In an ever-more globalised capitalist system - a global capitalism also nowadays trapped in a profound, systemic, crisis of stagnation and interrelated rate of profit long term decline, is ever more localised policy development really any sort of answer ? No it isn't . Regionalisation (or 'cantonisation') actually just sets each region, mayoral ruled city, or 'devolved nation' against each other to compete for the economic favours of globalised capital. Hence an ever more devolved Scotland, or Wales, will become like states like Delaware in the USA, ie, geared up to compete by being tax havens and low regulation hotspots within the USA, sucking the business and tax revenues out of the surrounding states - as Luxembourg or Ireland do in the EU. This, behind the 'democratic enlargement' narrative bullshit of the Labour neoliberal Starmerires ( with Blair and Mandelson pulling their strings, is actually another face of Sunak's 'freeport scam 'big idea'. ie destroying the key advantage of the nation state, any nation state, to stand up to the corrosive power of globalised capitalism - with a unified national economy and a all-nation comprehensive economic PLAN. Remember National Plans, you older Lefties ? Yep, a core strategy for all previous socialists as a transformational tool . Now utterly forgotten by a 'Left' more concerned with gender pronouns and general virtue signalling than pursuing traditional socialist strategies and objectives.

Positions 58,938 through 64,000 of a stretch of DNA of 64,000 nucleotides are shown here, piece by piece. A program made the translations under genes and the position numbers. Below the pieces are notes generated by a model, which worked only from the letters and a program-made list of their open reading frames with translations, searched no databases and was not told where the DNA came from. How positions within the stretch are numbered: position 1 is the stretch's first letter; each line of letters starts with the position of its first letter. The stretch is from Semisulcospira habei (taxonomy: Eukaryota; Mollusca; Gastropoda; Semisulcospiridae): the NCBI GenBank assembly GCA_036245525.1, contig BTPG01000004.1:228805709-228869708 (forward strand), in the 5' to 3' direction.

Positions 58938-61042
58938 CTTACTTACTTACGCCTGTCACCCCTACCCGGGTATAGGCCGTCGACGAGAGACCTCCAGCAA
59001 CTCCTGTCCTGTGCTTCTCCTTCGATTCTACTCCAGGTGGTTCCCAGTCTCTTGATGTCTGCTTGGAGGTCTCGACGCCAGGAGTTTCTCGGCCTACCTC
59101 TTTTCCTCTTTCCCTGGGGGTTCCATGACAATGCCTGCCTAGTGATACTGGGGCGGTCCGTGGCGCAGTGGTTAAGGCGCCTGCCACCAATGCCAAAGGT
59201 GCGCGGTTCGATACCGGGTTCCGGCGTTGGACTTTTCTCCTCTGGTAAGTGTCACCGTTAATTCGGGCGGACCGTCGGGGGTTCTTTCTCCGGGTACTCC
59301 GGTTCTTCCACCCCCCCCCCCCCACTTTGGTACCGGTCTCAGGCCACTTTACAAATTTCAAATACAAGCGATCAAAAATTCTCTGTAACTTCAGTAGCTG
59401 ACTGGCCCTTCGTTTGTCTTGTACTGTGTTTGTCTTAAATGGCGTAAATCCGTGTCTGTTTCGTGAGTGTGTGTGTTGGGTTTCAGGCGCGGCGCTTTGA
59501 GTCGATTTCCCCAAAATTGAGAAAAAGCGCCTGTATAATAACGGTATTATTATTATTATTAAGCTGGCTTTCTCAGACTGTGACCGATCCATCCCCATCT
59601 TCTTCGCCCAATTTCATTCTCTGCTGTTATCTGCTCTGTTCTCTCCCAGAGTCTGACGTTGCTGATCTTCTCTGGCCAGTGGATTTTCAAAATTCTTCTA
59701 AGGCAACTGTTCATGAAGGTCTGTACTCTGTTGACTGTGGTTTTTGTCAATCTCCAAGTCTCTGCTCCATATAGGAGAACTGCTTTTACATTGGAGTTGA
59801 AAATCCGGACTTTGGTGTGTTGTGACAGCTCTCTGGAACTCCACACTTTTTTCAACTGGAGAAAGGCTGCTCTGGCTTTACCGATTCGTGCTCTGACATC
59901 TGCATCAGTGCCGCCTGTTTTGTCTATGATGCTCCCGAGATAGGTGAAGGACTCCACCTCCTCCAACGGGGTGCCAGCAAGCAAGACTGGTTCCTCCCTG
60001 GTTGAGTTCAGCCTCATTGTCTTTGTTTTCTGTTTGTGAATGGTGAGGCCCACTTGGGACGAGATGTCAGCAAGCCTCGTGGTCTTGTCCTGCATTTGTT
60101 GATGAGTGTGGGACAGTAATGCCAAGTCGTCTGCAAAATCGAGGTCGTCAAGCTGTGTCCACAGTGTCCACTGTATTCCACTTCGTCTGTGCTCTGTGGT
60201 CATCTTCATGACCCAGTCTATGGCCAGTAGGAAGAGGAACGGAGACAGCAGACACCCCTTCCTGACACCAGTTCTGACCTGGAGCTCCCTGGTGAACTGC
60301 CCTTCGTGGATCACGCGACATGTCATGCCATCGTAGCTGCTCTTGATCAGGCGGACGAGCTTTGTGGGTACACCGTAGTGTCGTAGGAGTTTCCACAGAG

Starmer , for his Trilateral Commission pals, is offering a bogus 'spreading of decentralised economic power and decision-making purely to present an even more defenceless , fragmented UK marketplace and labour force to the predatory banditry of global monopoly capitalism. Starmer is not a 'managerialist social democrat'. He is an enabler of the rapacious asset stripping and destruction of all labour market protections by financialised global capitalism. And he, his corrupt Front Bench cronies, and Mandelson and Blair know it. Your analysis is very naive, Phil.